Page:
This is the first book in the China Urbanization Studies series, edited jointly by Professor LI Qiang, Dean of School of Social Sciences at Tsinghua University; President of Chinese Sociological Association, China; and Mr LI Tie, Director General of the China Center for Urban Development (CCUD),National Development and Reform Commission (NDRC) China with Managing Editor: LIU Jiayan, Associate Professor in School of Architecture, Tsinghua University, China. It is published by Global Century Press from 2016.

More info

This book was first published by New World Press in 2014, and republished jointly by New World Press and Global Century Press in 2016. This joint publication is the first volume in the ‘China Urbanization Studies’ series. We have retained the original typesetting, but we have added DOI numbers for the book, Series Editors’ Prefaces and all chapters, as well as a section of dual language additions from Global Century Press in English and Chinese.

The book was planned, outlined and edited by Xie Chuntao. The writing was done by a multitude of writers: Chapter One by QI Xiaolin, Chapters Two & Three by LI Qinggang, Chapter Four & Six by SHEN Chuanliang, Chapter Five by GAO Qiang and Chapter Seven by HAN Xiaoqing.


General preface one / LI Qiang
General preface two / LI Tie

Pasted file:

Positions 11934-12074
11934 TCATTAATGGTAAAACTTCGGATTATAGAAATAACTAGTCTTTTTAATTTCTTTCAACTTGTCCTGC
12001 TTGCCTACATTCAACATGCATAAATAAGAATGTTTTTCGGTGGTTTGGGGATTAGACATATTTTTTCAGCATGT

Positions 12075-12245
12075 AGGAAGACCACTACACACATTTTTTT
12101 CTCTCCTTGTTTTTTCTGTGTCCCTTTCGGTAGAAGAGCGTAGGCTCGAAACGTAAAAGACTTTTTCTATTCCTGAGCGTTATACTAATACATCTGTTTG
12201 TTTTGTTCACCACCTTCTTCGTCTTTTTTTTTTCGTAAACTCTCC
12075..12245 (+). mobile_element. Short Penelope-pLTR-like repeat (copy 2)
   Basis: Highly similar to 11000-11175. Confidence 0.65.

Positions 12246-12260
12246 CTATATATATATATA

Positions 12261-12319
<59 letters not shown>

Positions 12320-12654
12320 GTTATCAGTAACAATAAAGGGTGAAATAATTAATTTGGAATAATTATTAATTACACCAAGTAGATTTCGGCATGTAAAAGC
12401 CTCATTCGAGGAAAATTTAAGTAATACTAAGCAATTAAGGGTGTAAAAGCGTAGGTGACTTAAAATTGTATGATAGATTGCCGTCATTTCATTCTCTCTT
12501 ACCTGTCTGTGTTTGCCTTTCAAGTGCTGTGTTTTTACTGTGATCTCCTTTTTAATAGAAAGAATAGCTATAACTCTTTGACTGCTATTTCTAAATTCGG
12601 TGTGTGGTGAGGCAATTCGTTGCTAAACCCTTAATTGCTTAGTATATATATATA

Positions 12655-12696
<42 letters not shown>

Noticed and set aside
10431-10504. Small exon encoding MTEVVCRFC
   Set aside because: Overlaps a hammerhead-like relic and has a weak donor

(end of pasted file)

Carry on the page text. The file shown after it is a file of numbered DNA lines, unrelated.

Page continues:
Preface one / LI Tie
Preface two
Chapter 1: The Long Process of Urbanization
1.1 Prosperity and Civilization in Ancient Chinese Cities
1.2 The Rise of Modern Industrial and Commercial Cities
1.3 The Tortuous Path of the PRC’s Urbanization Drive
1.4 Acceleration of the Urbanization Process in Post-reform China
1.5 Prospects of China’s Urbanization
Chapter 2: Two Builders of Modernized Cities
2.1 Sweat and Contribution
2.2 Bewilderment and Growth
2.3 Change and Vision
Chapter 3: Changes in the Hukou System
3.1 Barriers That Need to Be Broken Through
3.2 No Return
3.3 Strengthening of Top-level Design
Chapter 4: Urbanization of Farmers
4.1 Surging Tides of Migrant Workers
4.2 The Dream of Settling Down in the City
4.3 Improving the Quality of Life for Migrant Workers
Chapter 5: Distribution of Proceeds from Value-added Land
5.1 Termination of the “Land for Development” Model
5.2 Land Empowerment–Seeking a Breakthrough in the Exploration Process
5.3 Comprehensive Land Management–from Regionalized to Centralized Approach
5.4 Distribution of the Proceeds of Value-added Land–Sharing the Benefits of Prosperity Through Competition
5.5 Land Reform and Urbanization
Chapter 6: Leaving Home for Jobs Close to Home
6.1 The High Cost of Home Leaving
6.2 Recurrence of Leaving Home for Jobs Close to Home
6.3 Local Urbanization
Chapter 7: Integration of Urban and Rural Development
7.1 Let Farming Become a Decent Career
7.2 Choice Let the Farmers’ Property Increase in Value
7.3 Equal Pay for Equal Work
7.4 Realize People-oriented Urbanization
Dual language information from Global Century Press
1 About the book
1.1 Abstract and about the author
1.2 Table of contents
1.3 About this book series and other books in this series
2 More from Global China Press
2.1 GCP style rules for rendering Chinese-English dual languages
2.2 GCP style rules for Chinese names
2.3 Examples of GCP book series
2.4 Journals and periodicals